Luton Borough Council was prosecuted by the HSE late last year following an incident at a high school in which an assistant headteacher was attacked by a pupil and left with life-changing injuries.
M developed a significant disability called hydrocephalous (commonly known as “water on the brain”) in his late 20’s which was treated by way of a shunt, allowing the movement of fluid from his brain. Despite various medical problems arising from this, he was able to work normally until he decided to take an early retirement following his employer’s relocation.
In his mid-50s, M had to undergo a revision of an artificial hip joint and during the course of his rehabilitation, he developed various problems including a prolapsed bowel. Following surgery for this, he was noted to be unusually drowsy and so was investigated by way of CT imaging which later indicated that M had sustained a “hypoxic brain injury” during the procedure. This sadly left him with multiple neurological dysfunction and his independence was significantly compromised which meant he had to spend many years in a care home in an unstimulating environment and without appropriate rehabilitation. He also had to sell his home to fund care home fees whilst he “lost” many years of independence and quality of life.
Clinical negligence lawyers at Anthony Collins Solicitors were instructed to pursue a clinical negligence claim against the Hospital Trust that carried out the surgery. The case was complex in that it was initially impossible to determine how the hypoxic brain injury had developed. A number of medical experts were asked to piece the jigsaw together and a multi-disciplinary approach to the liability issues was required.
The Hospital Trust initially denied the claim but later admitted breach of duty, however, they maintained denial of causation.
M was in urgent need of rehabilitation and an interim payment to fund this, but due to the complexity this was likely to take years to achieve. However, with a critical need for accommodation, care and rehabilitation, the team made an urgent application to the Court for an interim payment and also requested that the Court enter Judgment against the Defendant notwithstanding their denial of the claim, on the basis that it did not have a logical rationale. The application was ultimately successful and the Court awarded Judgment on liability with damages to be assessed in our favour.
Finally, the Judge approved a settlement valued in excess of £2million. The team acknowledge the rewards and challenges that the case has brought them, supporting the individual and his family throughout. Care provision and medical diagnoses were not easy to obtain and yet their specialist know-how meant that they were able to help a vulnerable individual return to a semblance of normality. Notably, NHS costs would have been significantly reduced if there had been open and justified admissions made at an earlier stage.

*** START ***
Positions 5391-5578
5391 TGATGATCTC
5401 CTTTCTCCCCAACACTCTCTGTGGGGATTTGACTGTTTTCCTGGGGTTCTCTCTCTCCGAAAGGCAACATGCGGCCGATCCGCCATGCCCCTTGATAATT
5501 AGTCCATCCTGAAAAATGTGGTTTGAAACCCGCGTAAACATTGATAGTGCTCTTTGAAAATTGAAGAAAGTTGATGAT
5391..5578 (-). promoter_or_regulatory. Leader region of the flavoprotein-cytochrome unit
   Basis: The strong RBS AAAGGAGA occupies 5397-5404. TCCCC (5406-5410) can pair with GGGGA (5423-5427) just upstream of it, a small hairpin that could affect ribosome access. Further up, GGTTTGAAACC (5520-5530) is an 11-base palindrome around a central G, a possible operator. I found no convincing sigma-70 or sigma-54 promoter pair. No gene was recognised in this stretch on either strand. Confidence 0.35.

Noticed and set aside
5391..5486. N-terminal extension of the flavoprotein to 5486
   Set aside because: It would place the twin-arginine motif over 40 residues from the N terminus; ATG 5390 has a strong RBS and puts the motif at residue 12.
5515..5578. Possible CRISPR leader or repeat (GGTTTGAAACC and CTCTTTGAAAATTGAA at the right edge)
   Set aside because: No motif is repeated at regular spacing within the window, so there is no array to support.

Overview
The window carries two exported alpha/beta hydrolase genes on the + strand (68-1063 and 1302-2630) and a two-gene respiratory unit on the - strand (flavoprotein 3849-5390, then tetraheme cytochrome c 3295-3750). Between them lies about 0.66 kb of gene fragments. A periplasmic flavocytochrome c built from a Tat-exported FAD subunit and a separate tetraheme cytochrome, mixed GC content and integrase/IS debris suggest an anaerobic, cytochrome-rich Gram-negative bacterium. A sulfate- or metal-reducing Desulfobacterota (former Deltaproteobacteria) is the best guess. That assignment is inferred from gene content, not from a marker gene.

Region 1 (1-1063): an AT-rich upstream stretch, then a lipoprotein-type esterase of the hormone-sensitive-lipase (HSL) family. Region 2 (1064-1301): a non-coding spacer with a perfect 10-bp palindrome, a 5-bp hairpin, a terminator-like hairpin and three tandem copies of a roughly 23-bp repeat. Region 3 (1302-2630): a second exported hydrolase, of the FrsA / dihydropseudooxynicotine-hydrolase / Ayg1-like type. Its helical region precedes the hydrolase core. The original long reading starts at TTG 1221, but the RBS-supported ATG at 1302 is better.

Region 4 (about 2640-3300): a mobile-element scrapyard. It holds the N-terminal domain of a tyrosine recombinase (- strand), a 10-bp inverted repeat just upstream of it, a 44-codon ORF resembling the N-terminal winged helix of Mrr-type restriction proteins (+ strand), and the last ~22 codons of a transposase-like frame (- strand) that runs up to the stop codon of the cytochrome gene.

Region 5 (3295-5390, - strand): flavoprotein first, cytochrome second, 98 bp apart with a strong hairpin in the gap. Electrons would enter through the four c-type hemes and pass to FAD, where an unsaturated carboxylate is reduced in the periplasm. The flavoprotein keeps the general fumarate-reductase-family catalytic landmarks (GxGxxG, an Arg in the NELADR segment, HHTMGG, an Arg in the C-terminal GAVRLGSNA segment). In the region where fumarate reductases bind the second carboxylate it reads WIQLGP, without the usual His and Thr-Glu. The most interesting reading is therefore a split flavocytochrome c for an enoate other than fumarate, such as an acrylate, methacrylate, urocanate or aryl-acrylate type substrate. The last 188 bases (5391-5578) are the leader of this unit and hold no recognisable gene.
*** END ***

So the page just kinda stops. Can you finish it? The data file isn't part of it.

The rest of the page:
For more information
If you'd like to talk to someone about a clinical negligence case, please contact Tony Hall on firstname.lastname@example.org or 0121 212 7476.
This ebriefing looks at the proposal to set out 'public procurement principles' in the proposed procurement legislation.
Happy New Year - our first newsletter of 2021! Throughout this year we will continue to bring you news and developments relating to the charities sector.
Local authorities should be wary of reserving contracts for local suppliers, as recommended by Procurement Policy Note (PPN) 11/20. Other contracting authorities may want to maximise their use of this
Most housing practitioners have perhaps been waiting for this news since the latest lockdown was announced by the Prime Minister on 4 January 2021.
Climate change and biodiversity is an area where significantly faster changes are needed on a global and local basis.
Chris Lloyd Smith, Adrian Leonard and Lisa Whitehouse discuss the planning opportunities available to owners of businesses and how to prepare for unforeseen events.
In their 3rd podcast of the series, Chris Lloyd-Smith and Maria Ramon discuss a number of problems with and difficulties that can arise in mediation and the mechanisms they use to overcome them.
Our previous round-up began by sharing the news that two vaccines had shown very promising test results. Here we are, not even a month later, and the first vaccines have already been administered!
The Covid-19 crisis has demonstrated that there is great resilience and innovation in the housing sector across Greater Manchester, it has also brought shortfalls and other priorities sharply into foc
To receive invitations to our events, as well as information and articles on legal issues and sector developments that are of interest to you, please sign up to Newsroom.